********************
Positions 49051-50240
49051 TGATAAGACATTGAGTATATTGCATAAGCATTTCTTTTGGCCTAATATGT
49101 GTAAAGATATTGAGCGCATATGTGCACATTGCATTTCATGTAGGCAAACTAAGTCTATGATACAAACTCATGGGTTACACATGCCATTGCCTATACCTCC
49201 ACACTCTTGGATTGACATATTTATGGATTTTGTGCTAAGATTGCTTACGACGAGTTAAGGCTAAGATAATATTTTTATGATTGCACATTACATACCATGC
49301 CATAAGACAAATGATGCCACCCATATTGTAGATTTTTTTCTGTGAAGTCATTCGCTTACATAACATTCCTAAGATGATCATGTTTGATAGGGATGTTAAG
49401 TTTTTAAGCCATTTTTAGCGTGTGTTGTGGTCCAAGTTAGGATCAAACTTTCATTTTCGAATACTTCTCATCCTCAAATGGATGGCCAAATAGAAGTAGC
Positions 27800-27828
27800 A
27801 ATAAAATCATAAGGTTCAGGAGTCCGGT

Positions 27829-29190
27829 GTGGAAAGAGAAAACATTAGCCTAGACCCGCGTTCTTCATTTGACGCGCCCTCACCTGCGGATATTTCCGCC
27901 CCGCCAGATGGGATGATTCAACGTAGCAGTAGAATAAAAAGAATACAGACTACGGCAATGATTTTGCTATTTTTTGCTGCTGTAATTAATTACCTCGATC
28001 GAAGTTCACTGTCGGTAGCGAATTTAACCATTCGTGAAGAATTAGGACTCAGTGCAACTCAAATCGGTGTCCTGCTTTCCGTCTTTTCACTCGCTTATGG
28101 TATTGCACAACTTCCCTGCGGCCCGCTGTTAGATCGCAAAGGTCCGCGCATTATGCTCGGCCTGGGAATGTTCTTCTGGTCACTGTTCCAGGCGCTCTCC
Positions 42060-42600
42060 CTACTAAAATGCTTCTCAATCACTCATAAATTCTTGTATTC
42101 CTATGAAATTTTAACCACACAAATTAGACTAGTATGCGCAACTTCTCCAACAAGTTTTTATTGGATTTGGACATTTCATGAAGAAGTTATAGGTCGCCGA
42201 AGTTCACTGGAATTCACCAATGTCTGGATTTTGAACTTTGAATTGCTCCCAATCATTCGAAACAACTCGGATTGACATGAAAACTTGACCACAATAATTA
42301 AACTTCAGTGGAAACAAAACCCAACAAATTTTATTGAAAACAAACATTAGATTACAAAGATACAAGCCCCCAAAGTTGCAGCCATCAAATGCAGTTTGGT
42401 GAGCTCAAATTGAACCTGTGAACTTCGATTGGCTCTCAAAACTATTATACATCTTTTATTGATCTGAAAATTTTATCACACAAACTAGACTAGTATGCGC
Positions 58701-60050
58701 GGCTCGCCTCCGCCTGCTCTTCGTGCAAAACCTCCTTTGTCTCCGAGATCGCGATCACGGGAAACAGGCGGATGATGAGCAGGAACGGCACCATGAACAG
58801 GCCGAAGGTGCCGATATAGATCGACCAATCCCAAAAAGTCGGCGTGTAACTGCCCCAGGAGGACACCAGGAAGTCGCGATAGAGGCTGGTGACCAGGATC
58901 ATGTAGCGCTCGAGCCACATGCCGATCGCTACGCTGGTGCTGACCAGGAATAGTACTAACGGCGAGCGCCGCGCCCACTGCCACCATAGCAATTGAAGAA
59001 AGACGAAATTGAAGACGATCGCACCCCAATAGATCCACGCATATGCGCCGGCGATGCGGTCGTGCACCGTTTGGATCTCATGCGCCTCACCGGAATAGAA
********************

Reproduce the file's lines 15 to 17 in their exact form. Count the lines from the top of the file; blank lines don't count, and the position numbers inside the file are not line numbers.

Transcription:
Positions 42060-42600
42060 CTACTAAAATGCTTCTCAATCACTCATAAATTCTTGTATTC
42101 CTATGAAATTTTAACCACACAAATTAGACTAGTATGCGCAACTTCTCCAACAAGTTTTTATTGGATTTGGACATTTCATGAAGAAGTTATAGGTCGCCGA